But even with all this supernatural mumbo-jumbo and action and throat-slicing, we still don't have a good idea of what's taking shape. And I'm constantly hearing from people that they're tuning out as a result. I totally see what they're sayingthis season is undergoing some purposeful meandering. And I know there's a reason for the show moving in the direction it is, but at the moment it's simply moving sideways... and that's pretty taxing. Every season of Lost goes through a point where all the pieces have to be positioned, and I hope that's what's going on right now. So to those of you who find yourselves texting or checking e-mail during the show, I don't blame you, but get ready to go back to giving it your undivided attention.
One thing that certainly left people riveted to last night's episode was the fight between Sayid and Dogen. Lost has had some epic fights over its run, and that was surely near the top. But for me, it was only the third best fight:
3. Dogen vs. Sayid (Season 6): Great use of improvisational weapons, and multiple instances when we thought the fight ended but it didn't.
2. Keamy vs. Sayid (Season 4): Keamy had been set up as the big bad mercenary all season long, and Sayid was our best guy.
1. Juliet vs. Kate (Season 3): Juliet and Kate handcuffed and fighting? In the rain? This is the stuff dreams are made of.
Other notes on the episode:
... Martin Keamy does a great Christopher Walken impression. I though I was watching True Romance for a second there.
... Did anyone else get to the point where they were thinking, "I miss Sawyer!"? Because I sure did. Two weeks with no Sawyer is a bit much to stomach.
... How do you think Matthew Fox felt about having to come into work simply to shoot a scene where he walks down a hallway? Sure, they could have shot it before, but I guess the idea is, did they throw that in there just to give us something to talk about? I'm getting pretty tired of that.
... Why waste the brilliant talent of composer Michael Giacchino by using "Catch a Falling Star" at the end of the episode? I was reminded of those overly-cheesy Joss Whedon moments from Dollhouse. I can't remember another instance in which Lost chose a song and used it like that. We're used to hearing ditties come from record players or car radios.
... Will Sun ever say anything that isn't some variation of "Have you seen my husband?"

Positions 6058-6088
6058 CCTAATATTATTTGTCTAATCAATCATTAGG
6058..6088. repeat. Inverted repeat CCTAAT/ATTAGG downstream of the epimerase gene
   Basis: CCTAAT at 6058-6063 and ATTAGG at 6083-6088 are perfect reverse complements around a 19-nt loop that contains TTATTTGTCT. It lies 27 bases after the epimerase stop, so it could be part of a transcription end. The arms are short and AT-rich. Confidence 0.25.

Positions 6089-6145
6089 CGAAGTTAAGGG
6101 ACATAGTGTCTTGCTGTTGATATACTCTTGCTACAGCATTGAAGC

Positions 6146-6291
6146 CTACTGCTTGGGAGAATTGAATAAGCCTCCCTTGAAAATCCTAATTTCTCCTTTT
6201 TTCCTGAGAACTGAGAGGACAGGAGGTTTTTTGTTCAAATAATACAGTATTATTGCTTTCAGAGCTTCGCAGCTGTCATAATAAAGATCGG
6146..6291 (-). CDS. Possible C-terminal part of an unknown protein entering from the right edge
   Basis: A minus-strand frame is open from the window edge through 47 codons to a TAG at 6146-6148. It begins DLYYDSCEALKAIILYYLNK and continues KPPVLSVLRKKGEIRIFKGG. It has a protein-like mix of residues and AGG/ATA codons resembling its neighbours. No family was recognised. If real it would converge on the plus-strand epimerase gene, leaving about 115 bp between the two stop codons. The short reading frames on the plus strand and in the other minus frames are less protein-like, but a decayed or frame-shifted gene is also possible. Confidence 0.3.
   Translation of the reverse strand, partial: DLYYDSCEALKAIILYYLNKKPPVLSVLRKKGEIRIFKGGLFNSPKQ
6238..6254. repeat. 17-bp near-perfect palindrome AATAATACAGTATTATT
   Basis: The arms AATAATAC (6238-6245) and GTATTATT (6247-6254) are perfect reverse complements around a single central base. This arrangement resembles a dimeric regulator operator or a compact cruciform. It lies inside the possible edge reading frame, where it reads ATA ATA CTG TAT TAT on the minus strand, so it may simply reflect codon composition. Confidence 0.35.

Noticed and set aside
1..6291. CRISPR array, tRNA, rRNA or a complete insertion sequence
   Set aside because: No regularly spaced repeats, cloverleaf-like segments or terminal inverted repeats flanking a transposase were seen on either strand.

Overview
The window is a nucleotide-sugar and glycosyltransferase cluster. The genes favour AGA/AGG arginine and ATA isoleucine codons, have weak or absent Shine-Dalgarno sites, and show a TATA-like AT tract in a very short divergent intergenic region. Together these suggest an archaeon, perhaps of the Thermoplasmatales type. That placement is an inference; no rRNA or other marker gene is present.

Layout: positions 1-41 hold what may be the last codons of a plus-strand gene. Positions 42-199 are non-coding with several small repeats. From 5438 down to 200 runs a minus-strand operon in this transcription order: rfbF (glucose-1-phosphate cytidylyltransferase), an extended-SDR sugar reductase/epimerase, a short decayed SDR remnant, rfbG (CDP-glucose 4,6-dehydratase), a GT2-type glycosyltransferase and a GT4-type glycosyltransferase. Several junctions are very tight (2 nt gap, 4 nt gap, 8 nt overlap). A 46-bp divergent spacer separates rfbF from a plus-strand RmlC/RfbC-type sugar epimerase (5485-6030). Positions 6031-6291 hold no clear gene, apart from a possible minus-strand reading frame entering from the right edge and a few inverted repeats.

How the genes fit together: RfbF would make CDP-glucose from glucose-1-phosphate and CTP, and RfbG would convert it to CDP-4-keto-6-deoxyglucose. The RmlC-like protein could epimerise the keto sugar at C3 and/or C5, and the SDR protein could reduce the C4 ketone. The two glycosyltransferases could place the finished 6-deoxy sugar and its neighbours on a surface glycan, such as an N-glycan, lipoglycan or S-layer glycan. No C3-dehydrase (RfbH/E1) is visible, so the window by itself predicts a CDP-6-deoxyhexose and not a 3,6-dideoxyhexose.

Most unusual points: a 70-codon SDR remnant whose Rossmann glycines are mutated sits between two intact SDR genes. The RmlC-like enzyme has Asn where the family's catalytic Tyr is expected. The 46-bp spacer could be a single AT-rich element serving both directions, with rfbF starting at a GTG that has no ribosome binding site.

User contribution news
We discussed trying to figure out what the "infection" was last week, and for the most part, a lot of that was answered in last night's episode. Whether its medical or mystical, it's simply a term they use for those under the influence of Smocke. As for who's coming to the island, we still need to figure that out. A couple shots in the dark said it would be Desmond or Walt, but I'm thinking it's yet another new character.
But my favorite comment of last week came from Dudekotka, who said the most important thing we learned in "The Lighthouse" was where Shannon's inhaler was. Well played, sir.
The Lost Season 6 Episode Power Rankings
(I'll be keeping tabs on each episode, ranking them in terms of quality each week, right here. Your opinions will differ from mine.)
"Sundown": Lots of action in this episode, including a great fight and some good-looking Smokey slaughter. But great action does not a good episode make, and it never really stood out from the rest for me. Last week's episode did the side-flash very well, which I had hoped would be a trend moving forward, but this one didn't have that same nice conclusion at the end that reminded me of Season One. I'm definitely not left starving after "Sundown," but I'm just barely satisfied.
There's something that's bothering me that I need your help on. I have heard from multiple people, people who at one point LOVED Lost, who say that they're having a hard time caring about the show anymore. I totally understand where they're coming from, as I have a little bit of that feeling in the back in my head as well. Is it simply a matter of not really knowing what's going on? Is it these new characters and locations just jumping into our party? Give me your thoughts.
Until next week, or maybe later this week, thanks for reading!
Follow TV.com writer Tim Surette on Twitter: @TimAtTVDotCom